There is a turning-point-type moment in the supposedly subversive, queer romcom Bros that will serve as a breaking point for audiences as to whether they find its brand of righteous, confrontational humor either endearing and funny or obnoxious and self-praising. It is a moment that would serve in your standard run-of-the-mill romcom (read: cis-white and heteronormative and thus boring and conventional in the film’s eyes) as the end of the second-act dissolution between the romantic interests that throws the prospect of their happiness into question.
Hunky lawyer Aaron (Luke Macfarlane) requests his partner, podcaster, activist and museum director Bobby Lieber (executive producer and co-writer Billy Eichner) to “tone it down” while Aaron’s conservative parents are visiting them in New York for the holidays. The relationship was never on stable ground to begin with, as both parties have been emotionally cagey around exactly defining what they are to one another. But the particularly coded language in Aaron’s request serves as a final straw for the out-and-proud New Yorker Bobby. He winds up vociferously debating Aaron’s mother (Amanda Berse), a second-grade teacher, over teaching queer history in school and regaling the dinner guests with a tale of his parents taking him to see a queer, off-Broadway play that featured nudity; sex scenes; and, as Billy loudly and aggressively reiterates, “seven soft penises on stage” in front of his twelve-year-old eyes.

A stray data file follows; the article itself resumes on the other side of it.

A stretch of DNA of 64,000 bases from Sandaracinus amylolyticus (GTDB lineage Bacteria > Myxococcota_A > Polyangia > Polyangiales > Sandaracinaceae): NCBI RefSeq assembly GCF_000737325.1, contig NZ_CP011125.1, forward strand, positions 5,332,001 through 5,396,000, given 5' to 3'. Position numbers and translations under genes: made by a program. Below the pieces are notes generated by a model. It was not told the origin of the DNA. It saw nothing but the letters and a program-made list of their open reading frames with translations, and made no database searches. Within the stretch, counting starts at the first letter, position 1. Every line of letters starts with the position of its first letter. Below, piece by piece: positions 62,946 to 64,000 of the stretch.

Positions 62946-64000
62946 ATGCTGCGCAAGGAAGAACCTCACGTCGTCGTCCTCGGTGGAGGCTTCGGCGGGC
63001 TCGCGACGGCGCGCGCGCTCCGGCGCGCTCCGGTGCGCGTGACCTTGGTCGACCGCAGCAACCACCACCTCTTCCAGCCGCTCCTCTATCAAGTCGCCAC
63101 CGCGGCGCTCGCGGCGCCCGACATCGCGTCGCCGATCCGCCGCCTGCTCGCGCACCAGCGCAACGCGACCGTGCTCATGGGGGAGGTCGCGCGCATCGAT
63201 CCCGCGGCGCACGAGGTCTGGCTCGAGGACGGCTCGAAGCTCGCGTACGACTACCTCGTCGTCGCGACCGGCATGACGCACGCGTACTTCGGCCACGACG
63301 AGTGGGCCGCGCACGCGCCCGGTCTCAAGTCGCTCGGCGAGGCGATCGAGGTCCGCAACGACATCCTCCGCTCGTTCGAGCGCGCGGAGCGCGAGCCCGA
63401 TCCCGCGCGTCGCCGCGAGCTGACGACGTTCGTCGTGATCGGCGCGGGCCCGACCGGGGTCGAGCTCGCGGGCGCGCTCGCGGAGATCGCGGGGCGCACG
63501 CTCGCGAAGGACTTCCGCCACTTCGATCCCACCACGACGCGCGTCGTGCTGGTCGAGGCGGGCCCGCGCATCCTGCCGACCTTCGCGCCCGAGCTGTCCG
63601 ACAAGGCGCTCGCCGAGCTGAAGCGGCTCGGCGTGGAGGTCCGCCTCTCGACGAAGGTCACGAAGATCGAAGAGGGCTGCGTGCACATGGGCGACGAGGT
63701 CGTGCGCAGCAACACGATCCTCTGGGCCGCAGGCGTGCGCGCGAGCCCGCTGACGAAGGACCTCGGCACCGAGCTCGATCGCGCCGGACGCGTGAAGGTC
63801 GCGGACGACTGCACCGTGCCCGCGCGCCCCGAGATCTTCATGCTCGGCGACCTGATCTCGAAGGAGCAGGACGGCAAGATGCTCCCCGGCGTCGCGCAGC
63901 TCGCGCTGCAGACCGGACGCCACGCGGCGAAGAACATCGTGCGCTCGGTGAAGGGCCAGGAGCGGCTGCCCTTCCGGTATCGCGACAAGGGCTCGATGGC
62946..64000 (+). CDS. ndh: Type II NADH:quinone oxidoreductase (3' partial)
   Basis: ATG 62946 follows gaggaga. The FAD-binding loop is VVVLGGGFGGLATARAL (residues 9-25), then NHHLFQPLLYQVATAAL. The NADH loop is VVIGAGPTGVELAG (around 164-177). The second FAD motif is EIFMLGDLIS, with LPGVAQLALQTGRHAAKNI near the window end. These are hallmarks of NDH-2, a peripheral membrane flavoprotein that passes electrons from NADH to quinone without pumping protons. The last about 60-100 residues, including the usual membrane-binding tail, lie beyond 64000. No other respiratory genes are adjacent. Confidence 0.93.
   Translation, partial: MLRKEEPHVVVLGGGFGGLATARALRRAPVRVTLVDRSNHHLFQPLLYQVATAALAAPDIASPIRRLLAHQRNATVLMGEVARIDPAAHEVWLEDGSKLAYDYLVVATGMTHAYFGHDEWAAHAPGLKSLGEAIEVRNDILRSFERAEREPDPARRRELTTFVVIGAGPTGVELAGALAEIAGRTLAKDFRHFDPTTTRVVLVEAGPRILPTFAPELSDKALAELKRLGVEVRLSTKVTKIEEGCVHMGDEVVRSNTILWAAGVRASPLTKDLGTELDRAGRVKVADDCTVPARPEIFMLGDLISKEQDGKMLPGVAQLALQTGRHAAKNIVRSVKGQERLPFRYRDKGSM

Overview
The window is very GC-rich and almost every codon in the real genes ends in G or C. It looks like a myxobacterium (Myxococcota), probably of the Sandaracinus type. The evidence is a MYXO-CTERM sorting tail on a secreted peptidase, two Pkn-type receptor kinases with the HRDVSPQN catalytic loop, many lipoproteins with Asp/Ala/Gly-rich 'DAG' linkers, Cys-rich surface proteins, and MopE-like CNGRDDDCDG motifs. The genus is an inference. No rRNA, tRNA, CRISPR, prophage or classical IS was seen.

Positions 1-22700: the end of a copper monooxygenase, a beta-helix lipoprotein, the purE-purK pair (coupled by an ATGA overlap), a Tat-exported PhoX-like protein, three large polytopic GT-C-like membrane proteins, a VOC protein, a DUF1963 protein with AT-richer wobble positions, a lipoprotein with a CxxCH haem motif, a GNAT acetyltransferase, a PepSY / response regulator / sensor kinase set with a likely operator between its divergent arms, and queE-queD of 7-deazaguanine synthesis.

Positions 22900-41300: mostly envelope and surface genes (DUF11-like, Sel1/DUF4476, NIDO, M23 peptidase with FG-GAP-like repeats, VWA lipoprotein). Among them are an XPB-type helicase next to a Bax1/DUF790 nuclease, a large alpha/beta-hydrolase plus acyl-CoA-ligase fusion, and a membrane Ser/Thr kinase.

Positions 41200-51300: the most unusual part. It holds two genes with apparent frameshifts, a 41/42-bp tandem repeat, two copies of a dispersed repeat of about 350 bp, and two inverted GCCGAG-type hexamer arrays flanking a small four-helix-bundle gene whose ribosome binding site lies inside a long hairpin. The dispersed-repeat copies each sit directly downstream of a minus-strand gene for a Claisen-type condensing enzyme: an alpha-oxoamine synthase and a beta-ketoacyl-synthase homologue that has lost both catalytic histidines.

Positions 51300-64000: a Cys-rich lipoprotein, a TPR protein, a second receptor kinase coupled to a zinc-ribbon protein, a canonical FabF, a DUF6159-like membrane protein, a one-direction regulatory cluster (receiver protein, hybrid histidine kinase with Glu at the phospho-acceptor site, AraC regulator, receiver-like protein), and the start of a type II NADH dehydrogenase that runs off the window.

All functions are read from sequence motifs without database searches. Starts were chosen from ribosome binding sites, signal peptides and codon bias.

This is the confrontational, potentially provocative root of Eichner’s wry style of comedy that is somewhat melded to Nicholas Stoller’s Bros, which markets itself as a modest deconstruction of the romantic comedy through its focus on LGBT+ storytelling. The script is buoyed by numerous and extended sequences where Eichner’s Bobby, a 40-something cynic and queer historian who has never been in serious relationship until his meetcute with Aaron, puffs out his chest and stops the film dead by going on rant-fuelled monologues regarding the state of the queer community all to assuage his wounded and lonely heart.
Like these, for lack of a better word, stand-up bits, much of Bros’ humor sticks out like a sore thumb in what is otherwise a fairly standard romantic comedy setup, albeit with a focus on New York’s diverse queer community. More often than not, the film is not interested in telling a moving love story as it is in eliciting “clapter” for its socially conscious punchlines that are no doubt languished over as to get screenshotted and placed on Twitter when the film releases wide. And that’s not even considering the uncountable number of topical celebrity zingers that the cast delivers with the sincerity of a late-night host reading a teleprompter and holding for laughter.
The film primarily serves as a vessel for Eichner’s punchy, slightly edgy, but never truly offensive brand of in-your-face comedy, and any hope of sending up the romcom genre through reclaiming its conventions from the heteronormative mainstream are fallen by the wayside. The story unfurls in a pretty standardized format: boy meets boy; they awkwardly beat around the bush while dealing with their personal lives (Bobby as the director of the first LBGTQ+ museum on a national level and in search of funding and a final exhibit and with Aaron being unsatisfied with his bland job and fearing truly being himself); and gradually involve each other in their respective worlds before a misunderstanding drives a wedge between them and so on and so on.